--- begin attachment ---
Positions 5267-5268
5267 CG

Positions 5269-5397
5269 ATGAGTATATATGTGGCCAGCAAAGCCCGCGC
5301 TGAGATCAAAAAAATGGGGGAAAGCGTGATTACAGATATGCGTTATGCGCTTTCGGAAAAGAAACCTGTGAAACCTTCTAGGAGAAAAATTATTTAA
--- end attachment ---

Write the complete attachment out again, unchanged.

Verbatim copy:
Positions 5267-5268
5267 CG

Positions 5269-5397
5269 ATGAGTATATATGTGGCCAGCAAAGCCCGCGC
5301 TGAGATCAAAAAAATGGGGGAAAGCGTGATTACAGATATGCGTTATGCGCTTTCGGAAAAGAAACCTGTGAAACCTTCTAGGAGAAAAATTATTTAA